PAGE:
School Values and Mission
What makes us different?
Our Philosophy – A Unique Formula for Success
Shapwick’s motto 'The same roads by different steps' rings true in everything throughout the school. Shapwick provides specialist dyslexic teaching in classes with a 8:1 pupil to teacher ratio. The environment is built for children with dyslexia – where pupils feel the same as everyone else.
As a result pupils' self-esteem and confidence grows. They feel happy, fulfilled, confident and most importantly of all they are given the same opportunities as children who do not have dyslexia. Shapwick does not believe in specialist dyslexic units situated within a mainstream school where a child may feel different. If you have a poor working memory and weak phonological processing then you have those weaknesses in every lesson, activity and break, not just in a daily literacy lesson. Shapwick teachers understand the things that make a difference and their experience, results and feedback from parents, pupils and teachers demonstrates that Shapwick’s unique formula works.
The purpose of our school is to create an educational environment which repudiates dyslexia as a barrier to successful learning, so giving each pupil the confidence to realise his/her potential. In this context we aim to produce socially aware, socially acceptable and responsible young people who are fully prepared for further education, higher education or employment and thus take their place in society and have the skills to play a full role.
How Shapwick differs.
All Shapwick staff are highly skilled, experienced and well qualified in the field of special educational needs, so teaching is tailored to the needs of a dyslexic throughout the whole curriculum. The school environment is very small and close knit so pupils feel safe and secure and able to try new experiences.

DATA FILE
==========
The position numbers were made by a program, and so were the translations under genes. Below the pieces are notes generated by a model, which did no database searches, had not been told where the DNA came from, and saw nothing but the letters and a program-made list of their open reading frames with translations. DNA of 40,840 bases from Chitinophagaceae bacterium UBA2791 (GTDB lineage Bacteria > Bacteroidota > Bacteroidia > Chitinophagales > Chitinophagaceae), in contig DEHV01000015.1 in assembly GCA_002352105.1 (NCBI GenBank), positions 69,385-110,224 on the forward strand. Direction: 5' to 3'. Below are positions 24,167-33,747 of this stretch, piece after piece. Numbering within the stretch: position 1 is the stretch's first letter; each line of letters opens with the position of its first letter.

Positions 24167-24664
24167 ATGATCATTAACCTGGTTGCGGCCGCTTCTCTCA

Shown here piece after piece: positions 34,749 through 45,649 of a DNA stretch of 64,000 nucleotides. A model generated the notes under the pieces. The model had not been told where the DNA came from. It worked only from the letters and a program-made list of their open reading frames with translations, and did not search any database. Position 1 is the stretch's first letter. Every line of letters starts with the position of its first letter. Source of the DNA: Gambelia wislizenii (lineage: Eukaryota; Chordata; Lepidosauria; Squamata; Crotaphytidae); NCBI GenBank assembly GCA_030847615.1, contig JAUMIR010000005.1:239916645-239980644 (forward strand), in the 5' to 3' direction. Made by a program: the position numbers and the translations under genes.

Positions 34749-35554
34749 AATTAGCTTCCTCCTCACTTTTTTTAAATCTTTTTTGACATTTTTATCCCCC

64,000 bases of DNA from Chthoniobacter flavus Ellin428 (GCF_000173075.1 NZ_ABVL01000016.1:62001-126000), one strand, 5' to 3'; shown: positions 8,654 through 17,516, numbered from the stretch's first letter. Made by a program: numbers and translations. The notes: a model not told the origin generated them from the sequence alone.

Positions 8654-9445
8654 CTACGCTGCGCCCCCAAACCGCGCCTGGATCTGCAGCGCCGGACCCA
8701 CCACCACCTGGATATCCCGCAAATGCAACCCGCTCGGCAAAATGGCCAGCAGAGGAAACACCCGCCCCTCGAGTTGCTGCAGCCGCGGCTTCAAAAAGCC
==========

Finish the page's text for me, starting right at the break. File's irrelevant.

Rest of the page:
The teaching approaches used by Shapwick differ greatly to mainstream schools. In the early 1980s Dr. Harry Chasty (a pioneer in Specific Learning Difficulties - SpLD) visited the school, his dictum was “If children can't learn the way you teach, can you teach the way they learn?” This was influential to Shapwick and inspired the teaching methods employed by the school. As a result all teachers are highly flexible and creative; and individualise the teaching approaches/styles used to ensure their pupils learn. Teaching is tailored so to be pupil-responsive.
A multi-sensory approach using auditory, visual and kinaesthetic methods are used across the whole Shapwick curriculum. Most mainstream teaching is done, almost in default mode, using either sight or hearing. However dyslexics may have difficulties with either visual or auditory memory, or both, despite having perfectly satisfactory hearing and sight. Vision may be affected by difficulties with tracking or visual processing. For example some dyslexics find it hard to follow a sequence of words on one line and may lose their place, others, for example, are amazed when they are told that there are gaps between the words, particularly in telephone directories! Research suggests that by involving more of the senses, especially touch and movement, gives the dyslexics brain more memories supporting the visual and auditory ones.
Self-esteem plays a huge part in a child’s success and being in a school where a child is suddenly not different, where he/she is not having to ‘compete’ against non-dyslexics who can ‘apparently’ work quickly and easily is hugely helpful in developing and maintaining that self-esteem and building self-confidence.
Many pupils leave Shapwick to go on to university, but whatever path they take Shapwick gives them the confidence to believe in themselves, understand that they have strengths and weaknesses like the rest of us and believe that anything is possible – their dyslexia will not hold them back.